Michigan voters commonly elect candidates from both major parties, and it is generally regarded as a "swing" state which can be won by either Democratic or Republican presidential candidates. Governors since the 1970s have alternated between the two parties, and statewide offices including attorney general, secretary of state, and senator have been held by members of both parties in varying proportion. The Republican Party holds a majority in both the House and Senate of the Michigan Legislature. The state's congressional delegation is commonly split, with one party or the other typically holding a narrow majority.
Republican strongholds of the state include rural areas of Western and Northern Michigan, the Upper Peninsula, the outer suburbs around Grand Rapids, and Livingston County. Areas of Democratic strength include the cities of Detroit, Ann Arbor, Lansing, Flint, urban Grand Rapids, and Muskegon. Much of suburban Detroit—which includes parts of Oakland, Macomb, and Wayne counties—is politically competitive between the two parties.
Historically, the first county-level meeting of the Republican Party took place in Jackson on July 6, 1854, and the party thereafter dominated Michigan until the Great Depression. In the 1912 election, Michigan was one of the six states to support progressive Republican and third-party candidate Theodore Roosevelt for president after he lost the Republican nomination to William Howard Taft.
Michigan remained fairly reliably Republican at the presidential level for much of the 20th century. It was part of Greater New England, the northern tier of states settled chiefly by migrants from New England who carried their culture with them. The state was one of only a handful to back Wendell Willkie over Franklin Roosevelt in 1940, and supported Thomas E. Dewey in his losing bid against Harry S. Truman in 1948.
Michigan went to the Democrats in two presidential elections during the 1960s but voted for the Republican candidate in every election from 1972 to 1988, including "native son" Gerald Ford in 1976. Since 1992 it has supported the Democrats by moderate margins, except for a narrow win by Donald Trump in 2016.
Michigan was the home of Gerald Ford, the 38th president of the United States. Born in Nebraska, he moved as an infant to Grand Rapids. The Gerald R. Ford Museum is in Grand Rapids, and the Gerald R. Ford Presidential Library is on the campus of his alma mater, the University of Michigan in Ann Arbor.
In 1846, Michigan became the first state in the Union, as well as the first government in the world, to abolish the death penalty. Historian David Chardavoyne has suggested the movement to abolish capital punishment in Michigan grew out of enmity toward Canada, which made public executions a regular practice under British rule.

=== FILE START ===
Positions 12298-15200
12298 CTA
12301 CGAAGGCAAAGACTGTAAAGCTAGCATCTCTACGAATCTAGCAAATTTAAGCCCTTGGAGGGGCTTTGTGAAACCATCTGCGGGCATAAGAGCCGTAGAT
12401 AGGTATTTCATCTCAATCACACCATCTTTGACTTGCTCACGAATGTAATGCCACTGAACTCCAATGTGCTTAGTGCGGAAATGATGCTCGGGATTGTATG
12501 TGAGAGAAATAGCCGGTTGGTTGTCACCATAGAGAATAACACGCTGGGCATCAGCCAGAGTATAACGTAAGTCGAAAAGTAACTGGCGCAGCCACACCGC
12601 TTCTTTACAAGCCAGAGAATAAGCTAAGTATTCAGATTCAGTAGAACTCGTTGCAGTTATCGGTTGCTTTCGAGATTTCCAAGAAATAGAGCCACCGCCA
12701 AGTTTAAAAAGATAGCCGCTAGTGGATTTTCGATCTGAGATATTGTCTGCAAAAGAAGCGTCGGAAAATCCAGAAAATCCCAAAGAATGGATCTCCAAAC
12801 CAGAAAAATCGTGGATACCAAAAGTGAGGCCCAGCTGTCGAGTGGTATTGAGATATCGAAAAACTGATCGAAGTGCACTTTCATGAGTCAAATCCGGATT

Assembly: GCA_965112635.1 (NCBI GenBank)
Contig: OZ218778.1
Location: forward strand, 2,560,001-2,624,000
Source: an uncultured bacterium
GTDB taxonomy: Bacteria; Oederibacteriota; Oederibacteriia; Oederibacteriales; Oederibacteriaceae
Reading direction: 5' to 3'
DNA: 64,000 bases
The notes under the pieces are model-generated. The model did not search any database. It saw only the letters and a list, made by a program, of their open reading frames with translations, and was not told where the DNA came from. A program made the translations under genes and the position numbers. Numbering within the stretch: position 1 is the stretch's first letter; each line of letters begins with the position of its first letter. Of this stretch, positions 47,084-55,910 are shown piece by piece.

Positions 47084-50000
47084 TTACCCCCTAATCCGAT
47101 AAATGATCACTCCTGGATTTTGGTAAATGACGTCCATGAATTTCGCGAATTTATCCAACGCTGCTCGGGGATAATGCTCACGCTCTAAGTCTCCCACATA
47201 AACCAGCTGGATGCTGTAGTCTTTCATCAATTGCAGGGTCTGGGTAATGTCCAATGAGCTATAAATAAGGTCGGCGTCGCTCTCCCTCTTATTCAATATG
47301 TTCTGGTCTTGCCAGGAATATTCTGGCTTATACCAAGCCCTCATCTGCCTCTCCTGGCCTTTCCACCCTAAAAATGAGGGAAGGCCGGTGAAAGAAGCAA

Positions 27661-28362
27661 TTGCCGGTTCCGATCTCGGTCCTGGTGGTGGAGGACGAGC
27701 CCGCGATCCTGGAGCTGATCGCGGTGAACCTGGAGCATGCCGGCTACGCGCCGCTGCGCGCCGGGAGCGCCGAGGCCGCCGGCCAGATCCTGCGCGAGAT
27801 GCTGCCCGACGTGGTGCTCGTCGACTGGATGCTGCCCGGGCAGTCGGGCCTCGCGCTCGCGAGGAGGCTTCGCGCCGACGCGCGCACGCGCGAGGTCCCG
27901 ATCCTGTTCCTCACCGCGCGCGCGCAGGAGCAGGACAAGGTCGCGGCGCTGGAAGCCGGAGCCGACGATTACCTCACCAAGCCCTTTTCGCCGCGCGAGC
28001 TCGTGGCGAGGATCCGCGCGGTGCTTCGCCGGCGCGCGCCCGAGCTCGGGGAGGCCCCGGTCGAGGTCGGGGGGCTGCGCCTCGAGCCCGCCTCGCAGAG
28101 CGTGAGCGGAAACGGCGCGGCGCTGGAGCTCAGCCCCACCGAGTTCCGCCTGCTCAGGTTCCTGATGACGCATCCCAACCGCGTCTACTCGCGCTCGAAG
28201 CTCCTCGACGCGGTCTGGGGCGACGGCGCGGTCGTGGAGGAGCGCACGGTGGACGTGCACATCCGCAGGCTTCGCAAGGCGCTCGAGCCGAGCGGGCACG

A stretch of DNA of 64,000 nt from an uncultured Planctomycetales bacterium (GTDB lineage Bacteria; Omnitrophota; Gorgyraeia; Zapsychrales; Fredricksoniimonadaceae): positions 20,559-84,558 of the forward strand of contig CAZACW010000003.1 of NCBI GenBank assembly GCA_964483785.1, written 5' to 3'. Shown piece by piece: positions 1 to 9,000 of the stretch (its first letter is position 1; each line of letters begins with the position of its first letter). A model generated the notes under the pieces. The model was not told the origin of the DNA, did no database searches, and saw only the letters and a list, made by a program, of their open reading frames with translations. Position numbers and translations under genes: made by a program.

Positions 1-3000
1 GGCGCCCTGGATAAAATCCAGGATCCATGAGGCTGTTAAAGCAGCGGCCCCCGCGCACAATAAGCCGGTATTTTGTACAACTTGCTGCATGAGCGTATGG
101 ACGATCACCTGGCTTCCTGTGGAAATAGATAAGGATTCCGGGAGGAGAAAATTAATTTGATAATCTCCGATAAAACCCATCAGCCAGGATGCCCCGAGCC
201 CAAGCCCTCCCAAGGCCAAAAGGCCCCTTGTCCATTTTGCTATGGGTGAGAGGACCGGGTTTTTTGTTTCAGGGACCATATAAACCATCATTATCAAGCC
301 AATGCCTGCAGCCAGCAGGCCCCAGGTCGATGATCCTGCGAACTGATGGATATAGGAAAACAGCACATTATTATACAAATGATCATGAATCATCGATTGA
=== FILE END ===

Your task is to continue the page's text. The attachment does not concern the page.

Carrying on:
In 2020, voters approved two ballot measures, one to increase the limit of money from sales of gas and oil from state-owned land that can benefit state parks, and another to require a warrant for search or seizure of electronic data and communications.
State government is decentralized among three tiers—statewide, county and township. Counties are administrative divisions of the state, and townships are administrative divisions of a county. Both of them exercise state government authority, localized to meet the particular needs of their jurisdictions, as provided by state law. There are 83 counties in Michigan.
Cities, state universities, and villages are vested with home rule powers of varying degrees. Home rule cities can generally do anything not prohibited by law. The fifteen state universities have broad power and can do anything within the parameters of their status as educational institutions that is not prohibited by the state constitution. Villages, by contrast, have limited home rule and are not completely autonomous from the county and township in which they are located.
There are two types of township in Michigan: general law township and charter. Charter township status was created by the Legislature in 1947 and grants additional powers and stream-lined administration in order to provide greater protection against annexation by a city. As of April 2001[update], there were 127 charter townships in Michigan. In general, charter townships have many of the same powers as a city but without the same level of obligations. For example, a charter township can have its own fire department, water and sewer department, police department, and so on—just like a city—but it is not required to have those things, whereas cities must provide those services. Charter townships can opt to use county-wide services instead, such as deputies from the county sheriff's office instead of a home-based force of ordinance officers.
Largest cities or towns in Michigan
Source (2018 est.):
|7||Clinton Charter Township||Macomb||100,800|